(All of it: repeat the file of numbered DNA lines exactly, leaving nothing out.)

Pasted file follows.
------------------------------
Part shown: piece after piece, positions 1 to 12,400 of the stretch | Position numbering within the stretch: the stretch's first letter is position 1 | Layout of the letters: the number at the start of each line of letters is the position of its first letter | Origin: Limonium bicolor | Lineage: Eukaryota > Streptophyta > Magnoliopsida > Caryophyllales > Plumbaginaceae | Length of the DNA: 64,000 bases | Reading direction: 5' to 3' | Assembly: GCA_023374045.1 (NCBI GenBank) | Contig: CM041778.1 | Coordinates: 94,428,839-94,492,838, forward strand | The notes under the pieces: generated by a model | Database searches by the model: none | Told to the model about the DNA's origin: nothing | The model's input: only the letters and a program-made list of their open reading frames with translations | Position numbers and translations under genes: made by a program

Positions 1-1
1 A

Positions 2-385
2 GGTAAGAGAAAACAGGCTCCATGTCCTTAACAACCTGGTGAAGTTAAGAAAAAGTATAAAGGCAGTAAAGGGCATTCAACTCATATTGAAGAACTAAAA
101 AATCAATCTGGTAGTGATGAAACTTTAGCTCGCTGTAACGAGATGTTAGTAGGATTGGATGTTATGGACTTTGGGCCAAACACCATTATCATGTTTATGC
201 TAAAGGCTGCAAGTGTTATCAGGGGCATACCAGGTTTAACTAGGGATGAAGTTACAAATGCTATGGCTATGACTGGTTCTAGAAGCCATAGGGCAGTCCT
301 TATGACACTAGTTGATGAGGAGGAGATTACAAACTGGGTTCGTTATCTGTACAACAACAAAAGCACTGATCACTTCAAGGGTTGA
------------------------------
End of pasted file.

Part shown: piece after piece, positions 1 to 12,400 of the stretch | Position numbering within the stretch: the stretch's first letter is position 1 | Layout of the letters: the number at the start of each line of letters is the position of its first letter | Origin: Limonium bicolor | Lineage: Eukaryota > Streptophyta > Magnoliopsida > Caryophyllales > Plumbaginaceae | Length of the DNA: 64,000 bases | Reading direction: 5' to 3' | Assembly: GCA_023374045.1 (NCBI GenBank) | Contig: CM041778.1 | Coordinates: 94,428,839-94,492,838, forward strand | The notes under the pieces: generated by a model | Database searches by the model: none | Told to the model about the DNA's origin: nothing | The model's input: only the letters and a program-made list of their open reading frames with translations | Position numbers and translations under genes: made by a program

Positions 1-1
1 A

Positions 2-385
2 GGTAAGAGAAAACAGGCTCCATGTCCTTAACAACCTGGTGAAGTTAAGAAAAAGTATAAAGGCAGTAAAGGGCATTCAACTCATATTGAAGAACTAAAA
101 AATCAATCTGGTAGTGATGAAACTTTAGCTCGCTGTAACGAGATGTTAGTAGGATTGGATGTTATGGACTTTGGGCCAAACACCATTATCATGTTTATGC
201 TAAAGGCTGCAAGTGTTATCAGGGGCATACCAGGTTTAACTAGGGATGAAGTTACAAATGCTATGGCTATGACTGGTTCTAGAAGCCATAGGGCAGTCCT
301 TATGACACTAGTTGATGAGGAGGAGATTACAAACTGGGTTCGTTATCTGTACAACAACAAAAGCACTGATCACTTCAAGGGTTGA